Microsoft's plan to purchase 882 patents from Novell may be as much a defense move as an aggressive affront to Linux.
One observer pointed out that the Redmond, Wash software company --and the so-called CPTN consortium acquiring the portfolio -- may want to prevent VMware, IBM or other rivals from gaining access to the multitude of software patents, especially those related to the Microsoft-Novell interoperability agreement.
Or, it could be the overture to serious litigation against a Linux provider or another rival in the operating system or applications space, the observer noted.
"This Microsoft connection caught my eye ... it's an intriguing deal," said Ira Cohen, managing director at Signal Hill Updata, of New York, NY, a banker who helped negotiate a sale to Novell several years ago. "Microsoft wanted this consortium to control patents and did not want them to get it in the hands of VMware or IBM."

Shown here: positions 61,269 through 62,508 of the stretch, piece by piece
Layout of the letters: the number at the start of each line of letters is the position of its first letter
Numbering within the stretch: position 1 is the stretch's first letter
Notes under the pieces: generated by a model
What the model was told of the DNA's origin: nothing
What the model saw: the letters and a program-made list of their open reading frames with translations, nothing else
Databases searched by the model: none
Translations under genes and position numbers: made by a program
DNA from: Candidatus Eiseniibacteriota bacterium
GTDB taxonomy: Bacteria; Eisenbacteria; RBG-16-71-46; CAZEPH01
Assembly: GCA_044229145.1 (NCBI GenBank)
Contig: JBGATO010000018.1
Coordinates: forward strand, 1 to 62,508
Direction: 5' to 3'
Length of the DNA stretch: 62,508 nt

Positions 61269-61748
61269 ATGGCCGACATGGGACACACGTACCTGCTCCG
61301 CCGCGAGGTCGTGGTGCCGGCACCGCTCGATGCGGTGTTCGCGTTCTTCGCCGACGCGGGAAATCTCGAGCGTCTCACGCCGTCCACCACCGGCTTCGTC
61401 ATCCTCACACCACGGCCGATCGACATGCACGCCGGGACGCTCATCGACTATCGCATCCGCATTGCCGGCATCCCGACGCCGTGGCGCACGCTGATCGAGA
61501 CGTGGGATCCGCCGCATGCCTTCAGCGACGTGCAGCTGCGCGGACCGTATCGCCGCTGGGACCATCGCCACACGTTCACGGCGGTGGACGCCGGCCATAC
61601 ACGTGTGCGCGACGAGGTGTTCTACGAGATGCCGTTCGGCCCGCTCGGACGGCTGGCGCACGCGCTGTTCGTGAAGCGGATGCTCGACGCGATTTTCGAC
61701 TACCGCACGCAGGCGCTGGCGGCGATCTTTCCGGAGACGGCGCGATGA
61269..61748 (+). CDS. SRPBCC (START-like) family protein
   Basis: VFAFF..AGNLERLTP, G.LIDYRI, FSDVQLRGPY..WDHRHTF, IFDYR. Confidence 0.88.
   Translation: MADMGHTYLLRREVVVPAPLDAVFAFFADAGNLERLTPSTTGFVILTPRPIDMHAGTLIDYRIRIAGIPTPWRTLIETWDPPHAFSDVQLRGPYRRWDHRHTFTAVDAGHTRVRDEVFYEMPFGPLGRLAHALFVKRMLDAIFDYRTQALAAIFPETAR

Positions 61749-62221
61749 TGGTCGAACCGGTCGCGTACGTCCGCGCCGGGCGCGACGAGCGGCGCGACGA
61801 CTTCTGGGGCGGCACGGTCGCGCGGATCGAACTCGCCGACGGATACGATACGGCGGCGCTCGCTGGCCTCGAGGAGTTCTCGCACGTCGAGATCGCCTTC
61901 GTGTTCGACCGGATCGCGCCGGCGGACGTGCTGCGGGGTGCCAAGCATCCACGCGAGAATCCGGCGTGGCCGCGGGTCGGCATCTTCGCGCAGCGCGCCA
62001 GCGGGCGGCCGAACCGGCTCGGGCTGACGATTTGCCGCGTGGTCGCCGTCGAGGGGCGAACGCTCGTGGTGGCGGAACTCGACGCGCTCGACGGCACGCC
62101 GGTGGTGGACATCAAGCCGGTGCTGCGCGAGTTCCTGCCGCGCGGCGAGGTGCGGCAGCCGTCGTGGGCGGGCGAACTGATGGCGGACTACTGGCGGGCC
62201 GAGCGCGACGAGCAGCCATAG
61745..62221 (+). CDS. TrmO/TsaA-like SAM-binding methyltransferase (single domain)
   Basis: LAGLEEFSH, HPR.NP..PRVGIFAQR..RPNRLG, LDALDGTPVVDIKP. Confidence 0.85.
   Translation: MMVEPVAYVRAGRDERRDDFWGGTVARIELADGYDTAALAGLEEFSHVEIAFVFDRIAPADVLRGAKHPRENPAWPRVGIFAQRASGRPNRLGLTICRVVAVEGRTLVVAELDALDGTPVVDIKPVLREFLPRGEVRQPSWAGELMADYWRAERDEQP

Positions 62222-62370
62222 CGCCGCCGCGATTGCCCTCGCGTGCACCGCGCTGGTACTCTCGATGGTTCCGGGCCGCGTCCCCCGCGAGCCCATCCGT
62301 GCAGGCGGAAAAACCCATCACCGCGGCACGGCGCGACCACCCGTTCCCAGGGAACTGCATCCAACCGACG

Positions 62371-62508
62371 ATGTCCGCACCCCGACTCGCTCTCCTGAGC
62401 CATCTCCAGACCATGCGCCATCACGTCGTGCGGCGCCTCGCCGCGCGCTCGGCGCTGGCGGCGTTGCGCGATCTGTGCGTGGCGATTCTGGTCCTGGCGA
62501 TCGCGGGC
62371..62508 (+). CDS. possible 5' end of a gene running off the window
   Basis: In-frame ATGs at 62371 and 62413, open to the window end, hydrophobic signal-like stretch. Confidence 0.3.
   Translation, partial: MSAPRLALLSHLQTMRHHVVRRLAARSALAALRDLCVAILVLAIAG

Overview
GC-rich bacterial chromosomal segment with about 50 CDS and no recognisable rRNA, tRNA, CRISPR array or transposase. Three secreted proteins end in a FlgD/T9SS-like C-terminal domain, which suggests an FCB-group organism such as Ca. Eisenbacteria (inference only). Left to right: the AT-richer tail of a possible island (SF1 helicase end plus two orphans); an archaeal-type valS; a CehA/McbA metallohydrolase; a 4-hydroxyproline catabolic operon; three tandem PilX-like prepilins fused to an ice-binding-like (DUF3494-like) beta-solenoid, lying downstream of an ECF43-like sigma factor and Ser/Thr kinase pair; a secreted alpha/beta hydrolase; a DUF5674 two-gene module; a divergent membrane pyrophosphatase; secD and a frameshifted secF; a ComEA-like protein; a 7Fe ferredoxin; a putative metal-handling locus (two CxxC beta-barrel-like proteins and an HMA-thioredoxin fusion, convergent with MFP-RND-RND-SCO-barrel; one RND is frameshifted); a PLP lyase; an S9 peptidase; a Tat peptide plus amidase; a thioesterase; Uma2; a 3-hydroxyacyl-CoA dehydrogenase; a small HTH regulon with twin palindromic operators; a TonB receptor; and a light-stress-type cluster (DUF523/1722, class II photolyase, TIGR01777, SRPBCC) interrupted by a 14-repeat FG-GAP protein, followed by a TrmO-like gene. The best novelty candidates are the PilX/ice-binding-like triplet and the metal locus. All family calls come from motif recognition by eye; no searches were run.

Still, it's difficult to predict since no one seems to know which group of companies is represented by this mysterious CPTN, he said. No doubt, the U.S. government will likely scrutinize the deal once more details are released to the SEC, Cohen added.
" If we know who the other companies are, it would be easier to guess what's in it for [Microsoft]," said Andrew Updegrove, a principal at Gesmer Updegrove in Boston who focuses on open source and M&A. "Of course, there could be other consideration going from Microsoft to them as well, such as license rights to other technology. All in all, though, I think that it's very hard to guess what is up on the IP and litigation side, given that Novell has acquired a lot of IP over the years."
Chris Maresca, an industry consultant with lots of experience in the open source world, offered up his take.
"As far as asset sales to Microsoft, I'm going to guess that it's tied up with the old Netware business, probably IP around Netware over TCP or some such. [It] could be related to SCO/Unix - wouldn't that be fun?"